Curious about the origins of the name “Laitolya”? Our family-run tours and safaris company was inspired by the world’s oldest footprints, the “Laetoli footprints,” discovered in the 19th century, 40 kilometers southwest of Tanzania’s Olduvai Gorge (sometimes called Oldupai).
About the footprints
In the 1920s, German entomologist Kohl Larsen began exploring the Laetoli site in Tanzania, which unearthed a few fossils. The footprints were later found by a team headed by British paleoanthropologist Mary Leakey in 1974, and excavations were conducted in 1978 and 1979.
These footprints date back more than 3 million years, making them some of the oldest evidence of our human ancestors. They were preserved because ash from a nearby volcanic eruption built up slowly over time.
Archaeologists and other researchers have come to the conclusion that the Australopithecus afarensis left three separate footprints at the Laetoli site. Approximately seventy sets of footprints are visible throughout the trail’s whole length of close to 27 meters. Reproductions of these footprints may be seen on display at the Olduvai Museum. For many years, these footprints were also a major attraction for visitors to the Olduvai Gorge and the Tanzanian tourism industry as a whole.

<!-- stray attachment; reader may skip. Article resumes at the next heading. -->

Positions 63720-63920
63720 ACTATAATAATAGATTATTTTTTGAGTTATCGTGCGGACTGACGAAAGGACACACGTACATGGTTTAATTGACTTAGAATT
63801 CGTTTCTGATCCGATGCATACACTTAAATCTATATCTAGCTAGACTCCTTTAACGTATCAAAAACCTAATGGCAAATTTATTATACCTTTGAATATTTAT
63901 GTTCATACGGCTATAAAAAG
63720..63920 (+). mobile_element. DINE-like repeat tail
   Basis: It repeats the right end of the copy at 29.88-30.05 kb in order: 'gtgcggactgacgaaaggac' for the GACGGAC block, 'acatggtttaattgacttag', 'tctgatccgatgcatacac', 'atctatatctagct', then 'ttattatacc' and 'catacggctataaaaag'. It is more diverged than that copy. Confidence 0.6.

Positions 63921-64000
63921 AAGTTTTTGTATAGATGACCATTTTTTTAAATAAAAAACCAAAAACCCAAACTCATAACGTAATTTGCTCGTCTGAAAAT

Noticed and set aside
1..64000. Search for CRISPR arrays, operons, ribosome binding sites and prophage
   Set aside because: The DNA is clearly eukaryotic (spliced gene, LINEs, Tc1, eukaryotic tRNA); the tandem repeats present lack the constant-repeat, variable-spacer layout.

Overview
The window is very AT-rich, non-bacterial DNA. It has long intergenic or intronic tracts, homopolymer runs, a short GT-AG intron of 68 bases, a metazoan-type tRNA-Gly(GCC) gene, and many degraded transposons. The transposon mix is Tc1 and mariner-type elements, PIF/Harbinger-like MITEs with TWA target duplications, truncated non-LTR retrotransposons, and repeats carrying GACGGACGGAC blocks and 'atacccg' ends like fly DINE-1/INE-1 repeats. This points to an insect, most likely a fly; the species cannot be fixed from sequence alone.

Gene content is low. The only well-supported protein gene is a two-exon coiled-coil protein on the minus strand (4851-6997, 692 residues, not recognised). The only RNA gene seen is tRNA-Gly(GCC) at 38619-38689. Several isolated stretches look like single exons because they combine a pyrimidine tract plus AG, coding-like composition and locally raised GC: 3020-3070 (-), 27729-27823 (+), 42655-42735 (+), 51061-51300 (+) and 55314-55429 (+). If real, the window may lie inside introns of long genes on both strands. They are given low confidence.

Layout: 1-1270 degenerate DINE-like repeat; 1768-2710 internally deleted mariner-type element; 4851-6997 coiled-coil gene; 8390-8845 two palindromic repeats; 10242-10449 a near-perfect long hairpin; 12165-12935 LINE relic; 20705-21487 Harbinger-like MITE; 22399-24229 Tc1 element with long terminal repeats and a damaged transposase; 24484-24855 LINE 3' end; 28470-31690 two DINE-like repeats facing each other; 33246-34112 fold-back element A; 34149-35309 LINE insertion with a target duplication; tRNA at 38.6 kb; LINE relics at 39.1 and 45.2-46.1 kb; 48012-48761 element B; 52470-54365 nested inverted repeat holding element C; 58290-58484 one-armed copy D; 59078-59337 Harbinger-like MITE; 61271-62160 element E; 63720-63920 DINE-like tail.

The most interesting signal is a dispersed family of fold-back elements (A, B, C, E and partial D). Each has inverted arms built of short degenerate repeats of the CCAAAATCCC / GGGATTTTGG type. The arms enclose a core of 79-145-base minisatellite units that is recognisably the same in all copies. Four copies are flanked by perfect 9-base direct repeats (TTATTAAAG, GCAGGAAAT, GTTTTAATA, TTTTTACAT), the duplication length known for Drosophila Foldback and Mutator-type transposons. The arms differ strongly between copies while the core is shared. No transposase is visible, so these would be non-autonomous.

When it comes to palaeoanthropology, Laetoli is right up there with the best of them, including Olduvai Gorge, Lake Ndutu, and Nasera Rock, all located in the Ngorongoro Conservation Area.
As one of the most famous archaeological sites in all of East Africa, the Olduvai Gorge known as “the Cradle of Mankind” is a steep-sided ravine measuring 90 meters deep and stretching 50 kilometers wide. The Gorge has become a must-see for visitors traveling to or from Ngorongoro or the Serengeti. The deposits along the gorge’s sides date back millions of years and include the fossil remains of hominins (Homo habilis, Homo erectus, and Homo sapiens), giving us the oldest known archaeological record of human evolution. Because of this, and after much research, paleontologists concluded that the earliest humans first emerged in Africa.
Leaving our mark on the world
It is for this reason that the historical significance of the Laetoli Footprint inspired Laitolya Tours and Safaris. We want to leave our own footprints by showing visitors the real Tanzania, complete with its magnificent landscapes and exciting wildlife safaris.
“To travel is to live,” as the old adage goes, and this proverb couldn’t be more right.
Each and every one of our vacations is special in its own way. Our goal is to provide more than just a standard tour and safari service, and we’re committed to providing adventures that are both unique and firmly entrenched in the community. Further, we want to give our guests an unforgettable experience by blending exciting activities with educational opportunities about the region’s rich cultural heritage. If you go on a safari or have a cultural experience with us, we hope you’ll take some time to reflect on the historical precedents that inform our story.
It is our hope that every traveler who gets to enjoy one of our many experiences will leave with an understanding of the wonder and beauty of Tanzania, as well as a sense of appreciation for our cultural heritage. After all, when we take the time to appreciate what’s around us, we’re able to better understand ourselves in the process.
So what are you waiting for? Send us a message today and let us help you discover the wonders of Tanzania!